I'm struggling to come up with a way to value one component of my pension in my retirement analysis, and I was hoping someone on this board could help.

Each year I buy shares of a fund that has an AA of approximately 50/50 bonds/equities worth 0.5% of my salary. At 65, I will receive a yearly benefit that is determined by the share price of the fund times the number of shares I have. Each year the benefit value changes based on the current share price of the fund. It seems like a sort of deferred indexed annuity, but with no floor or cap on the index.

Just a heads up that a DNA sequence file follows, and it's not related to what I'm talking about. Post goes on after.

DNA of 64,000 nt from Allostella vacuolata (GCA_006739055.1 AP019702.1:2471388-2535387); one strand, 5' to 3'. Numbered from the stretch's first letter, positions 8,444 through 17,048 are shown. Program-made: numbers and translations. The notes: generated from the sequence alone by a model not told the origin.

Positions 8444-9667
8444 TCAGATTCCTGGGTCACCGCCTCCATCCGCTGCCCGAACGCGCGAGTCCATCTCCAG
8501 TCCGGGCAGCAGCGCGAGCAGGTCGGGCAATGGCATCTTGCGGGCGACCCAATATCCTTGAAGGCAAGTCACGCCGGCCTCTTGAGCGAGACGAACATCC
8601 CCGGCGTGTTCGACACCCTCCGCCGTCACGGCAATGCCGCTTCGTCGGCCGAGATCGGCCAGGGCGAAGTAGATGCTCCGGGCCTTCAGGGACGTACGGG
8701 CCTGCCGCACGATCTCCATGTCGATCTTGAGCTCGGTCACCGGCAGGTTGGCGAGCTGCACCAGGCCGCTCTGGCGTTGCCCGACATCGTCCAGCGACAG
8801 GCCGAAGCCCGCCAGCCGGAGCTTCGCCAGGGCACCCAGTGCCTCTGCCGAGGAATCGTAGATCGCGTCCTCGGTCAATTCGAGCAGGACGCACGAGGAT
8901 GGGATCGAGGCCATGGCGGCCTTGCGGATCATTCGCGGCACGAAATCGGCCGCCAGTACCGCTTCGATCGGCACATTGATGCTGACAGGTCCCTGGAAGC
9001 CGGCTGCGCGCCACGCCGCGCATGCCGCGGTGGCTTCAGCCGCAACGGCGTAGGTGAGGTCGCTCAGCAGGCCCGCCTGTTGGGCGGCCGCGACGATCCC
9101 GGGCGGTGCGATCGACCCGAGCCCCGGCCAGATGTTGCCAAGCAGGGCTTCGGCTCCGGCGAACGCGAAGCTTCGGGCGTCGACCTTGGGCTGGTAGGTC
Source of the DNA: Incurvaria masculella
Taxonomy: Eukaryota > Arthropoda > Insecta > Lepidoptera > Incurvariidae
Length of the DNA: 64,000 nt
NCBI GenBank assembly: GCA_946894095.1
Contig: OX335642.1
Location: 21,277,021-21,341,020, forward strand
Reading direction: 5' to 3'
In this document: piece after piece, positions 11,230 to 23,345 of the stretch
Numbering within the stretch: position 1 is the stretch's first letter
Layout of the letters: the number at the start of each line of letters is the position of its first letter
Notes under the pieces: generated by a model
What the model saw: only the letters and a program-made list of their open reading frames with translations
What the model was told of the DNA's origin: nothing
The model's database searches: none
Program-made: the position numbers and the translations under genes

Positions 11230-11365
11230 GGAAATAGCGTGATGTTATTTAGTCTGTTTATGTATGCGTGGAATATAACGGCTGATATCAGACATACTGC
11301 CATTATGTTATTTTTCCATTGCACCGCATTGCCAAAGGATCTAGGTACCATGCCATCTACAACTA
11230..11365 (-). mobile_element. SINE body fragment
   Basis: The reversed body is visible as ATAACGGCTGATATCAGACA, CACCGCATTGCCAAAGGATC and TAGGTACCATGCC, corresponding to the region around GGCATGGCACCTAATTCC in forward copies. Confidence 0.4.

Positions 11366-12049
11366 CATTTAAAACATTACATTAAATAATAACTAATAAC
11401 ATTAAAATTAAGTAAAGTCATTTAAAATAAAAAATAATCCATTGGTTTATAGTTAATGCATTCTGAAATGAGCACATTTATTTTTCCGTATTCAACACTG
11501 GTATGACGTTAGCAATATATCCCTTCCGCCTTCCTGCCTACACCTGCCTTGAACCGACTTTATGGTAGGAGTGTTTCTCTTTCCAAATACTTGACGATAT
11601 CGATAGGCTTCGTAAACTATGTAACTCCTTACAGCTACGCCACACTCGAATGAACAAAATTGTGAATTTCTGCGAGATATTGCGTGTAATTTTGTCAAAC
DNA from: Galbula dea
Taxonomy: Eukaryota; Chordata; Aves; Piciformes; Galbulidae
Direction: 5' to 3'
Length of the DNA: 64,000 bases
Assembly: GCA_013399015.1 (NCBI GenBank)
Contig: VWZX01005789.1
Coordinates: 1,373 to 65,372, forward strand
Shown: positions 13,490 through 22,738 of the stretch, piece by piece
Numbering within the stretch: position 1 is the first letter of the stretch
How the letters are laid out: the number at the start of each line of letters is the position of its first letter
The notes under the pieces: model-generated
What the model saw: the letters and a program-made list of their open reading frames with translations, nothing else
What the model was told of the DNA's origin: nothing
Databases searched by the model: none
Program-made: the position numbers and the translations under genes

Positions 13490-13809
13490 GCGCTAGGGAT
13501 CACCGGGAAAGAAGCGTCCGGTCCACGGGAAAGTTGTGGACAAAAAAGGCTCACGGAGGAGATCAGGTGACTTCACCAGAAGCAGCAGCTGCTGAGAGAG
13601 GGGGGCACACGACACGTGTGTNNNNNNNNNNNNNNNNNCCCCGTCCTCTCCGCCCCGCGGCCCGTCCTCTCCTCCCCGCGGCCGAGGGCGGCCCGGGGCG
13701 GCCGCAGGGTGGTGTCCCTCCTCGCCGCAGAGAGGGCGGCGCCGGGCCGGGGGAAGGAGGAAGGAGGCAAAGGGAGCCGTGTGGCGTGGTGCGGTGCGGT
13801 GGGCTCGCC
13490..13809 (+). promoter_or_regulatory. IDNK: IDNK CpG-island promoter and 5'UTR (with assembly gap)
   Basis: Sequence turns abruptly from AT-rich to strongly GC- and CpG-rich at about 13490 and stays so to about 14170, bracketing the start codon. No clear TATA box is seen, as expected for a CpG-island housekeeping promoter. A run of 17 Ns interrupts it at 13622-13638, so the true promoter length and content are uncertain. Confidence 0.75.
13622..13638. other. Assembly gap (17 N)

Thinking about it, this isn't really a pension, since the pension fund bears no longevity risk at all, since if the value of the investments go down, they just pay out less. It won't offset any market risk in my portfolio, since when the market goes down, I get less. I see it as having a somewhat conservatively invested additional amount in my retirement portfolio that is roughly equivalent to 12.5% of my salary each year (25x the 0.5% benefit amount). That's not quite right, because the withdrawal strategy is not the same as the case for the 4% SWR. The withdrawal strategy is effectively a constant percentage of the current year portfolio value.

Also, while it's currently invested 50/50 I have no idea whether that could change, there's no information on how the trust is instructed to manage this investment. Historical CAGR over the last 30 years is about 4.5% (nominal).

Any thoughts?